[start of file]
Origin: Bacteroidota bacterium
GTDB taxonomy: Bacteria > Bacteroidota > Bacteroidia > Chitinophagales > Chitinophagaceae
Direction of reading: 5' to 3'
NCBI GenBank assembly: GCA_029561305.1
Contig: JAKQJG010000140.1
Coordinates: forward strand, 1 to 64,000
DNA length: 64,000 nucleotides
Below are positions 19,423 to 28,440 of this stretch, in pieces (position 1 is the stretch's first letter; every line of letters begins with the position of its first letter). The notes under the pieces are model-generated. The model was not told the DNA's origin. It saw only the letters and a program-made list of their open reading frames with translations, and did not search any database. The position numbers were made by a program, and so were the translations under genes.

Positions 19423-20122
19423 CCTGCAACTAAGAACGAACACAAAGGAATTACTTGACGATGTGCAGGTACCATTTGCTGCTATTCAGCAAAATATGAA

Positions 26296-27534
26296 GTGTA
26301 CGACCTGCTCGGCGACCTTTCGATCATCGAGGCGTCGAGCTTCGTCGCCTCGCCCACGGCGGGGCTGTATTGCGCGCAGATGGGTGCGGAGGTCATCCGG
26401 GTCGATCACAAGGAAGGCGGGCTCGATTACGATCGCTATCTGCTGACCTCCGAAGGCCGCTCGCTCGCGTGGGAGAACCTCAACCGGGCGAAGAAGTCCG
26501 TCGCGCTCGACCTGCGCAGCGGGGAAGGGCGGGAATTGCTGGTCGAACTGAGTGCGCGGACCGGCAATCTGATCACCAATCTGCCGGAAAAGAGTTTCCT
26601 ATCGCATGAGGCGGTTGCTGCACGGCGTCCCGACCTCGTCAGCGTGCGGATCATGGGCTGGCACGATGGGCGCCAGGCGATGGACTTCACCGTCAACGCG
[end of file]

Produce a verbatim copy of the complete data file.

Origin: Bacteroidota bacterium
GTDB taxonomy: Bacteria > Bacteroidota > Bacteroidia > Chitinophagales > Chitinophagaceae
Direction of reading: 5' to 3'
NCBI GenBank assembly: GCA_029561305.1
Contig: JAKQJG010000140.1
Coordinates: forward strand, 1 to 64,000
DNA length: 64,000 nucleotides
Below are positions 19,423 to 28,440 of this stretch, in pieces (position 1 is the stretch's first letter; every line of letters begins with the position of its first letter). The notes under the pieces are model-generated. The model was not told the DNA's origin. It saw only the letters and a program-made list of their open reading frames with translations, and did not search any database. The position numbers were made by a program, and so were the translations under genes.

Positions 19423-20122
19423 CCTGCAACTAAGAACGAACACAAAGGAATTACTTGACGATGTGCAGGTACCATTTGCTGCTATTCAGCAAAATATGAA

Positions 26296-27534
26296 GTGTA
26301 CGACCTGCTCGGCGACCTTTCGATCATCGAGGCGTCGAGCTTCGTCGCCTCGCCCACGGCGGGGCTGTATTGCGCGCAGATGGGTGCGGAGGTCATCCGG
26401 GTCGATCACAAGGAAGGCGGGCTCGATTACGATCGCTATCTGCTGACCTCCGAAGGCCGCTCGCTCGCGTGGGAGAACCTCAACCGGGCGAAGAAGTCCG
26501 TCGCGCTCGACCTGCGCAGCGGGGAAGGGCGGGAATTGCTGGTCGAACTGAGTGCGCGGACCGGCAATCTGATCACCAATCTGCCGGAAAAGAGTTTCCT
26601 ATCGCATGAGGCGGTTGCTGCACGGCGTCCCGACCTCGTCAGCGTGCGGATCATGGGCTGGCACGATGGGCGCCAGGCGATGGACTTCACCGTCAACGCG